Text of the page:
Through summer, the Pogo moisture meter comes into its own, collecting data on the top inch or two. “With a 15% moisture content, the greens perform well and give fine grasses the chance to out-compete the undesirable ones.”

September or October is renovation time. “We input high quantities of seed then allow to germinate and establish, raising cut height immediately to 5mm on the triple mower, or 5.5mm with the pedestrians. Then higher again in the colder months to 6mm+.”

Like some clubs today, the game’s afoot with weed control strategies as trends shift from ride-on boom application to a more selective, tightly controlled manual approach.

“For herbicide application, I prefer knapsack spraying now,” Joe declares, “as it makes more sense financially and environmentally. You’re targeting chemical only where it is needed.”

A posse of three or four staff, walking in a line, spot treating weeds on the fairways using Cooper Pegler CP15 knapsacks works well, Joe adds, as does applying herbicide this way a metre into the heavier rough.

“However, for green surrounds, we boom spray to ensure we don’t miss any and to give golfers the best playing surface we can.”

Fertiliser application is still the realm of the boom sprayer though, Joe stresses.

The team takes care with the more sensitive areas of the course. “For the ecological rough, we cut and collect at the beginning and end of the growing season but never touch it through the summer,” he says.

The eco rough is fondly favoured by Fairhaven’s resident wildlife, which includes pheasants and hares. “They love the rough but scarper as soon as the course gets busy,” Joe jokes.


The relentless march of encroachment of Fairhaven’s boundaries, coupled with ecologically important areas, bring their own continuing maintenance commitments.

“The 16th, 17th and 18th holes border standings of protected trees, whilst the 14th and 15th line a crematorium. The poplar trees there can be prone to rotting internally, creating a hollow in the middle of the trunk, and that makes them dangerous from risk of collapsing and falling, especially in the more extreme weather we are experiencing now.”

Shallow-rooted Leylandii are on the radar too. “They are mainly near the practice greens, with a couple more near the sheds. The plan is to replace them with pines, which will be more in keeping with the course.”

“We use tree chippings to spread over the woodland floor that borders our club entrance, therefore recycling tree waste to suppress weeds, whilst we mix any other sandy soil waste, from bunkers for example, with grass clippings to create a nutrient-rich material which, once it has broken down, the team use in the top four inches of rootzone during construction works on course.”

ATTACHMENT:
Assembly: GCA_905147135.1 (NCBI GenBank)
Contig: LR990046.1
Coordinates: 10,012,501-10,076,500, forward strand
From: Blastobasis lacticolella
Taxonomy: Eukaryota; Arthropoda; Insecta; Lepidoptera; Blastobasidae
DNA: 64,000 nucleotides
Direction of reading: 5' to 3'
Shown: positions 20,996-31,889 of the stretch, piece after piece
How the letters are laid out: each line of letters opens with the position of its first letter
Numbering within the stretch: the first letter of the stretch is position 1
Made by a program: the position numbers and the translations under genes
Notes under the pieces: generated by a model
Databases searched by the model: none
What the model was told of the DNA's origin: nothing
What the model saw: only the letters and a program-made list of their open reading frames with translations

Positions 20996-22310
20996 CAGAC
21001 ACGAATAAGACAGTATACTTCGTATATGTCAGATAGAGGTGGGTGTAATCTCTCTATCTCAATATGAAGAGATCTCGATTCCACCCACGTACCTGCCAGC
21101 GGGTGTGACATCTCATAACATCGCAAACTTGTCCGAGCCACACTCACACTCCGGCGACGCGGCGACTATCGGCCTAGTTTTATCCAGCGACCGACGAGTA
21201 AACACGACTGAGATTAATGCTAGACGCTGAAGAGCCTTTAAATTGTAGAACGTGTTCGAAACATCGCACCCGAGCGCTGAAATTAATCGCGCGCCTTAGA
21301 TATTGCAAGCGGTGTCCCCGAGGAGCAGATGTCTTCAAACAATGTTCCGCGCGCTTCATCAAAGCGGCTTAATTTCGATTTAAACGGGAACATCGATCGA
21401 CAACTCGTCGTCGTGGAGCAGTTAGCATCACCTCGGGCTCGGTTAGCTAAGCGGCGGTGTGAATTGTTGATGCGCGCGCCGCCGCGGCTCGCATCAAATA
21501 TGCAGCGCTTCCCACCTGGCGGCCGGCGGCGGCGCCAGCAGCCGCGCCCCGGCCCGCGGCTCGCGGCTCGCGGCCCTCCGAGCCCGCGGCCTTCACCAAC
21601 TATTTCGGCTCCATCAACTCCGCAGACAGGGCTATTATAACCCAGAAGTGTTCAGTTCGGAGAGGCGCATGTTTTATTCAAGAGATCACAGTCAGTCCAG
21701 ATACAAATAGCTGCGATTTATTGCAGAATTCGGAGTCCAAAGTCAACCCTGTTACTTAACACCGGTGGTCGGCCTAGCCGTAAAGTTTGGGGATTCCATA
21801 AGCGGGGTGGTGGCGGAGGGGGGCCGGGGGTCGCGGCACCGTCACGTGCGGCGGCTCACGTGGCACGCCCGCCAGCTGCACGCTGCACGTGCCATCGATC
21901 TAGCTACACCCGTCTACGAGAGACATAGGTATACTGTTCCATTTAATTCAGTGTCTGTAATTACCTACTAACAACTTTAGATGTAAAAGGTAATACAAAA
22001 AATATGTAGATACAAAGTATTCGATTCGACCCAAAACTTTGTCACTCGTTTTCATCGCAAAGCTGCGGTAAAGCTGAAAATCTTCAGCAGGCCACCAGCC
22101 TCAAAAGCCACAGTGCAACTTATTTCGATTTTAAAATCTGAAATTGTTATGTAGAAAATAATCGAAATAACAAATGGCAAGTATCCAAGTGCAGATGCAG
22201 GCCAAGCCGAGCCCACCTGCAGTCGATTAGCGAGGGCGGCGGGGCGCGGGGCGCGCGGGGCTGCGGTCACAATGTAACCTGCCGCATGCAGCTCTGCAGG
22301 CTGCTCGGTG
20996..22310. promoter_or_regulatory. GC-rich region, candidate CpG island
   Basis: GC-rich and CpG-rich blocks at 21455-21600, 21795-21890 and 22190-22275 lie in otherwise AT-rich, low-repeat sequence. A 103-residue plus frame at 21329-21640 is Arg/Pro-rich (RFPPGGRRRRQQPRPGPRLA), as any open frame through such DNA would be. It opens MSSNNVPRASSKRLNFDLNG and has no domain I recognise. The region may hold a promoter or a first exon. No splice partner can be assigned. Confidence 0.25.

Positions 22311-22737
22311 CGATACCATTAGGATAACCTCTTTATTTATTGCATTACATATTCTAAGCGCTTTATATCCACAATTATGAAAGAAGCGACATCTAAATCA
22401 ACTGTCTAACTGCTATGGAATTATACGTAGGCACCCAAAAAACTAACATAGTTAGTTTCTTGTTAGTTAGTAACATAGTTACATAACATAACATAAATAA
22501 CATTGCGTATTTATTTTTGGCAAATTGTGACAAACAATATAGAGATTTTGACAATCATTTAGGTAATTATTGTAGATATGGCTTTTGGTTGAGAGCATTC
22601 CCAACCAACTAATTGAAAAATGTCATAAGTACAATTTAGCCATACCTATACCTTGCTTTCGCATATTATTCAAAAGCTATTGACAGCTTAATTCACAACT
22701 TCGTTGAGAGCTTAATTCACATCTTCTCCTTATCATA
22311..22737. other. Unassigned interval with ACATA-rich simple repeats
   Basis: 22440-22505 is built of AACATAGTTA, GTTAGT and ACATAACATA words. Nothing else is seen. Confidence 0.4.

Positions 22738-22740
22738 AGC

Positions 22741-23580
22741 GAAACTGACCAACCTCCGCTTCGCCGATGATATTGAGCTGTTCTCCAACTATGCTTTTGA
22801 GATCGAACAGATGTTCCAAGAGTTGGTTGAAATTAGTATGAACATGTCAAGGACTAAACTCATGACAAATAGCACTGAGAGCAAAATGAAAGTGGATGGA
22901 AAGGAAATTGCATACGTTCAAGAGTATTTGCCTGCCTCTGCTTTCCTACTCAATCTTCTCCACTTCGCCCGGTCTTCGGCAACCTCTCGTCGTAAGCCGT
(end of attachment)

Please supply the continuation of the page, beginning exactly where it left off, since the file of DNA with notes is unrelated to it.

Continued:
Inevitably perhaps, climate change can shift maintenance priorities as prolonged wet and dry periods challenge turf growth.

“Droughts have hit us every summer of late,” Joe reports, “with up to six weeks plus without a drop of rain. If we cut to the usual height in these periods, we can potentially lose turf cover. To help turf stand up to drought longer, the team applies a sand/compost mix which aids moisture and nutrient retention to areas prone to early drying out, whilst topdressing with sand alone on the lower-lying wetter fairways.”

Lack of fairway irrigation and having to rely on mains water only serves to aggravate the problem. “The Pogo meter comes in handy as water resources are currently very limited. If we run the tees and greens irrigation programme overnight, we will not have enough water to fill the tank enough for hand watering the next day, so it’s a balancing act.”

“It’s in the club’s immediate plans to perform test drills in a bid to put in a horizontal well or bore hole, providing a more sustainable water resource and reducing the risk of losing turf through drought due to higher water availability.”

“To be able to abstract water from the ground will provide plentiful supplies and allow us to extend irrigation to the fairways.”


What’s in the shed?
Mowing Fleet

Toro Triflex 3420 x 2 – greens/tees
Toro Greensmaster 1000 x 4 – greens/tees
Toro Reelmaster 3550 – surrounds
Toro Reelmaster 5010H – fairways
Toro Reelmaster 6500 – fairways
Toro 3100 Sidewinder – bunker banks
Toro Groundsmaster 4300 – semi-rough
Tractors/Utility Vehicles
Tym 433 tractor
Tym 503 tractor
Kubota L3600 tractor
Toro Workman MDX x 2
John Deere ProGator 2030A
John Deere Gator HPX
Toro MultiPro 5800 Sprayer
Attachments
GKB SP100 topdresser
Dakota 412 topdresser
Redexim VertiDrain 7316
Sweep ‘N’ Fill
Wiedenmann Terra Rake
GreenTek Multi-Brush
Other
Bernhard Angle Master 4000
Bernhard Express Dual 4000 Grinder
Toro ProCore 648


Article by Greg Rhodes